Value your inventory using “landed” cost of goods sold
The standard method of valuing inventory is using the cost of your inventory as its value (the price at which you purchased your inventory). The only time you shouldn’t value your inventory this way is if the market value of your product is less than your cost for that product (hopefully this is not the case!). So in order to value for all your inventory, you will need to calculate a cost for each SKU in your business.
Calculating a correct cost for each SKU can be quite intense and more complicated than you think. Most businesses start with the “buy” cost. Although not ideal, this is better than having no cost at all. Here is the “buy” cost of goods sold formula for a SKU:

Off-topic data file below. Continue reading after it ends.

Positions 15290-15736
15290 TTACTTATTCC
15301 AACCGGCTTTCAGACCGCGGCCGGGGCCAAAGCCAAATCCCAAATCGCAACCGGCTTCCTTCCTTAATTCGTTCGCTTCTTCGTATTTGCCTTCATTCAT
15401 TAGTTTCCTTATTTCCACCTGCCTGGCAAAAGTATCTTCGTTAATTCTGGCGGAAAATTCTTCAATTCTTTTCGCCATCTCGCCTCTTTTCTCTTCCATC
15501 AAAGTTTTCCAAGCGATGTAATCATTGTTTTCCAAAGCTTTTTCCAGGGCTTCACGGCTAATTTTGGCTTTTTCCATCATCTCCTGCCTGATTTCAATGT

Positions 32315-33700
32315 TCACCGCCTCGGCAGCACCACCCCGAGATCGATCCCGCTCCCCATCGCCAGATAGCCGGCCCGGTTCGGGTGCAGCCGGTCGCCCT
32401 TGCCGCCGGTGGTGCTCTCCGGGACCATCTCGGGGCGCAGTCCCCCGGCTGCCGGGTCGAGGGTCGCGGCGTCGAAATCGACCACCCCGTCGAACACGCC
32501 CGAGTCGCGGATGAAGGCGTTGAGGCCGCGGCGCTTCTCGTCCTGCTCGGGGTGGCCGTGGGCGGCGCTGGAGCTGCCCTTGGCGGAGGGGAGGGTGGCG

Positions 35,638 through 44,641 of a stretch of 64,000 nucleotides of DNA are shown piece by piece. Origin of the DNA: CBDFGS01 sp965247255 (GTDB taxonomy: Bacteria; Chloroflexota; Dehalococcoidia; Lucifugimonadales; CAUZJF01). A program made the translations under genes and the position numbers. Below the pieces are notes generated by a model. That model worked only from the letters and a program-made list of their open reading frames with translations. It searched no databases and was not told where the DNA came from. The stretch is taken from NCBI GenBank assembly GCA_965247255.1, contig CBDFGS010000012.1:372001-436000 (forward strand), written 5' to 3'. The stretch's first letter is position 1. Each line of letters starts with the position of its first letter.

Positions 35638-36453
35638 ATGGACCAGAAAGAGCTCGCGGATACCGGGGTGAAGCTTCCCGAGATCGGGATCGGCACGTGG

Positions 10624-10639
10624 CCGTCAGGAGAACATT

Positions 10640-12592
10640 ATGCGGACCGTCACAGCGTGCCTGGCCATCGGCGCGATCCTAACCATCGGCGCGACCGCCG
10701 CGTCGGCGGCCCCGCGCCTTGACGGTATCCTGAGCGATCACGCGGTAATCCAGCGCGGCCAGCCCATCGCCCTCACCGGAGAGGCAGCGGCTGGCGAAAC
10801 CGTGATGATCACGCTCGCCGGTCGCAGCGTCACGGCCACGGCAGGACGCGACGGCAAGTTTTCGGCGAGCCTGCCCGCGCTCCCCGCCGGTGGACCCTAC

Buy Cost = total purchase price of SKU/quantity purchased
This method doesn’t include other costs you paid as a business to get your product in the warehouse. Other costs may include shipping fees, customs and duties fees, insurance fees, etc. Including these fees will give you a more accurate cost of goods sold number and is known as “landed” cost:
Landed Cost = Buy cost + shipping fees + customs and duties fees + other misc. fees
This landed cost calculation will be used as your COGS when each SKU is sold. Read more about the importance of COGS accounting for ecommerce businesses here.
Implement internal controls